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Child Safety

Unsafe Rides–There are No Do-Overs When an Event Turns into a Tragedy


Caleb Schwab was only 10, and, no doubt, he and his family were looking forward to a great time for him at the Schlitterbahn Waterpark in Kansas City, Kansas. So it is a terrible shock for the family and for the other passengers on the Verruckt water slide when this fun day somehow turned into a tragedy, one that possibly could have been avoided.

At some point in the ride, Caleb was ejected from the raft he was in and he hit the safety netting. There have been mentions about velcro straps that were not working and an inspection that may not have not occurred since 2014. It’s all hearsay at this point. There will be an investigation into this child’s death and the safety of this particular ride. American news and Kansas City police both said, Caleb died of a “neck injury”. (ABC, Associated Press, August 9, 2016 Witnesses on the ride, (according to the UK’s Daily Mail) say this child was “decapitated” and that his body fell 50’ before it landed in the pool at the base of the water slide below. (UK Daily Mail, Tuesday, August 9, 2016 This is very hard for anyone, much less a parent, grand-parent, family member or friend to accept. The agony of losing a beautiful child compounded by the horrific manner of that loss. There are no words–and our hearts go out over and over again to his family.

This terrible event brings it home to the public, to families with young children, to parents and grandparents, caregivers and friends, that perhaps carnival, fair and amusement park rides may not be as safe as people assume they are. Almost immediately following Caleb’s death, there was a bulletin on our local news station about three children who fell from a ferris wheel at a county fair in Greeneville, Tennessee; the youngest child is in serious condition with a possible brain injury (CBS News, August 9, 11:07 a.m.,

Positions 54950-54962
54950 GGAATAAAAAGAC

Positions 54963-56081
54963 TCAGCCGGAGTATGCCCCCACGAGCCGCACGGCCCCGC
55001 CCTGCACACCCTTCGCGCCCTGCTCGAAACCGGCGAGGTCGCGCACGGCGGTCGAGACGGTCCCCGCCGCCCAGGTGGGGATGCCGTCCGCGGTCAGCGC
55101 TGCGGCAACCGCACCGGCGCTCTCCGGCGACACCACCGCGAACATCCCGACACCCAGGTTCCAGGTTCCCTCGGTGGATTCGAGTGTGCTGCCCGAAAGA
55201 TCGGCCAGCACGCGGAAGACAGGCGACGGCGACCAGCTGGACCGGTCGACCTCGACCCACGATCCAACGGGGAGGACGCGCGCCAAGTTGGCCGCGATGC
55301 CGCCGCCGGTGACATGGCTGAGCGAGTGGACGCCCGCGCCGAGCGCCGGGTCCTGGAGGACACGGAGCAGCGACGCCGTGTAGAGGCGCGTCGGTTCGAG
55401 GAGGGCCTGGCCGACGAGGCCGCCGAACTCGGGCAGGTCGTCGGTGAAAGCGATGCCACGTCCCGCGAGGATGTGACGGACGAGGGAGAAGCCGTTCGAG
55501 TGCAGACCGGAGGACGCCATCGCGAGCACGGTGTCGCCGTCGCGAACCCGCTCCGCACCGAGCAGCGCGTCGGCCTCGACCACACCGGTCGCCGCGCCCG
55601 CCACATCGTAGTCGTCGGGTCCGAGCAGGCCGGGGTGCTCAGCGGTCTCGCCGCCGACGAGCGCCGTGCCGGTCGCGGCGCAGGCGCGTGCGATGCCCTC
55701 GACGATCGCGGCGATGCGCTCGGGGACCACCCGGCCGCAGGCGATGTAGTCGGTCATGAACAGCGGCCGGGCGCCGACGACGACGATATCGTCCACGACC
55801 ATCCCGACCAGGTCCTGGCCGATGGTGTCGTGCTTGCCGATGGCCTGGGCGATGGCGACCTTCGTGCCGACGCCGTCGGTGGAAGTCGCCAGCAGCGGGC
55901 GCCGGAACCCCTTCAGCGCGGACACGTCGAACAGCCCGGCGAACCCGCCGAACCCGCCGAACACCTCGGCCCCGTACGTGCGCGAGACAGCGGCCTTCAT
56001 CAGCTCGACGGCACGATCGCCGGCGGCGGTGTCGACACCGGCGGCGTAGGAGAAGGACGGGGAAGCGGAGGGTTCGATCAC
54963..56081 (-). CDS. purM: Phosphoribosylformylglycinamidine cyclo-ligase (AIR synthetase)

For now, public attention is drawn to these terrible tragedies–which should not have taken place–and the families’ grief shared by the public in the aftermath. One can only hope that what has happened will spur the regulatory agencies which promulgate the safety standards for entertainment rides to be more stringent and diligent in their regulation; and for those organizations which inspect these rides to be more alert to regular inspections and safety requirements of the rides, as well as significant attention paid to maintenance by the owners and providers of those rides.

In these tragedies, there are no do-overs. It should be noted that the International Association of Amusement Parks and Attractions (IAAPA) says, “No federal oversight is needed” of an industry with such an excellent safety record, on their website. “Safety is the foundation of our profession and a top priority.” ASTM International writes the guidelines for Amusement Park Safety, and F-24 Amusement Park Standards are set by the ASTM International Committee on Amusement Rides and Devices. The current standards have been adopted by 32 states and some foreign countries; and 44 of 50 states regulate amusement parks.

To family members, parents and grand-parents who enjoy attending carnivals, fairs, and are users of amusement and entertainment park rides, please be vigilant about what rides you consider to be safe for your children. Ask questions, do your homework. If a ride is too old or appears rickety or looks unsafe, it probably is. I don’t care if it’s a see-saw or a merry-go-round! If you, the parent, spends literally years making sure your kids are safely strapped in booster seats properly fixed in your car, then do you want to risk their safety on these kinds of “terrifying” rides? Think about it: You can say, “No!” I am sure Caleb’s parents wish they had the opportunity to do just that.

Author: Marianne Halterman

Marianne is a member of the SafeKids Coalition of the Central Shenandoah Valley.

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